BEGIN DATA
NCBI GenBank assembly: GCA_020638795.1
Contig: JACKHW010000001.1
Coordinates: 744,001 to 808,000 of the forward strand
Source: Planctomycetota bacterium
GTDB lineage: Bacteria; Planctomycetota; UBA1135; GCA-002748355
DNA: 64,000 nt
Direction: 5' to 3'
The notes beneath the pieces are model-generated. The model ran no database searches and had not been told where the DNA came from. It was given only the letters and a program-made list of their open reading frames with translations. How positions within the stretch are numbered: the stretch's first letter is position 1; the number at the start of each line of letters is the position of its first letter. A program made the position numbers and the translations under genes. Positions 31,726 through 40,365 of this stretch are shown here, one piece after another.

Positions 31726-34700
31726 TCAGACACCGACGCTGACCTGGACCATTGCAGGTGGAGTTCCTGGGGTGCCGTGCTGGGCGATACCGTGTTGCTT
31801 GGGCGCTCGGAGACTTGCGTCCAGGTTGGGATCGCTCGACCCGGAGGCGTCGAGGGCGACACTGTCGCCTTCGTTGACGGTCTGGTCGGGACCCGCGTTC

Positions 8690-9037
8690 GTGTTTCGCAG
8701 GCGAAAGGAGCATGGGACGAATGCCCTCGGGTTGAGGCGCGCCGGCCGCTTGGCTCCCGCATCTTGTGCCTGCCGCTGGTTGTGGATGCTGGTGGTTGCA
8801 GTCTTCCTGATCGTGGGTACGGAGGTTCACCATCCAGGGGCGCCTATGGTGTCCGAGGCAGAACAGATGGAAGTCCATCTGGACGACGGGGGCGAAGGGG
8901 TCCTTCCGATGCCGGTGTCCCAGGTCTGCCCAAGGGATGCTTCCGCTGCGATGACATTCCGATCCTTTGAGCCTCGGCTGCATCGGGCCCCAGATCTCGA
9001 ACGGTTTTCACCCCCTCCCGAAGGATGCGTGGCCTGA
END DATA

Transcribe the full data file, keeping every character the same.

NCBI GenBank assembly: GCA_020638795.1
Contig: JACKHW010000001.1
Coordinates: 744,001 to 808,000 of the forward strand
Source: Planctomycetota bacterium
GTDB lineage: Bacteria; Planctomycetota; UBA1135; GCA-002748355
DNA: 64,000 nt
Direction: 5' to 3'
The notes beneath the pieces are model-generated. The model ran no database searches and had not been told where the DNA came from. It was given only the letters and a program-made list of their open reading frames with translations. How positions within the stretch are numbered: the stretch's first letter is position 1; the number at the start of each line of letters is the position of its first letter. A program made the position numbers and the translations under genes. Positions 31,726 through 40,365 of this stretch are shown here, one piece after another.

Positions 31726-34700
31726 TCAGACACCGACGCTGACCTGGACCATTGCAGGTGGAGTTCCTGGGGTGCCGTGCTGGGCGATACCGTGTTGCTT
31801 GGGCGCTCGGAGACTTGCGTCCAGGTTGGGATCGCTCGACCCGGAGGCGTCGAGGGCGACACTGTCGCCTTCGTTGACGGTCTGGTCGGGACCCGCGTTC

Positions 8690-9037
8690 GTGTTTCGCAG
8701 GCGAAAGGAGCATGGGACGAATGCCCTCGGGTTGAGGCGCGCCGGCCGCTTGGCTCCCGCATCTTGTGCCTGCCGCTGGTTGTGGATGCTGGTGGTTGCA
8801 GTCTTCCTGATCGTGGGTACGGAGGTTCACCATCCAGGGGCGCCTATGGTGTCCGAGGCAGAACAGATGGAAGTCCATCTGGACGACGGGGGCGAAGGGG
8901 TCCTTCCGATGCCGGTGTCCCAGGTCTGCCCAAGGGATGCTTCCGCTGCGATGACATTCCGATCCTTTGAGCCTCGGCTGCATCGGGCCCCAGATCTCGA
9001 ACGGTTTTCACCCCCTCCCGAAGGATGCGTGGCCTGA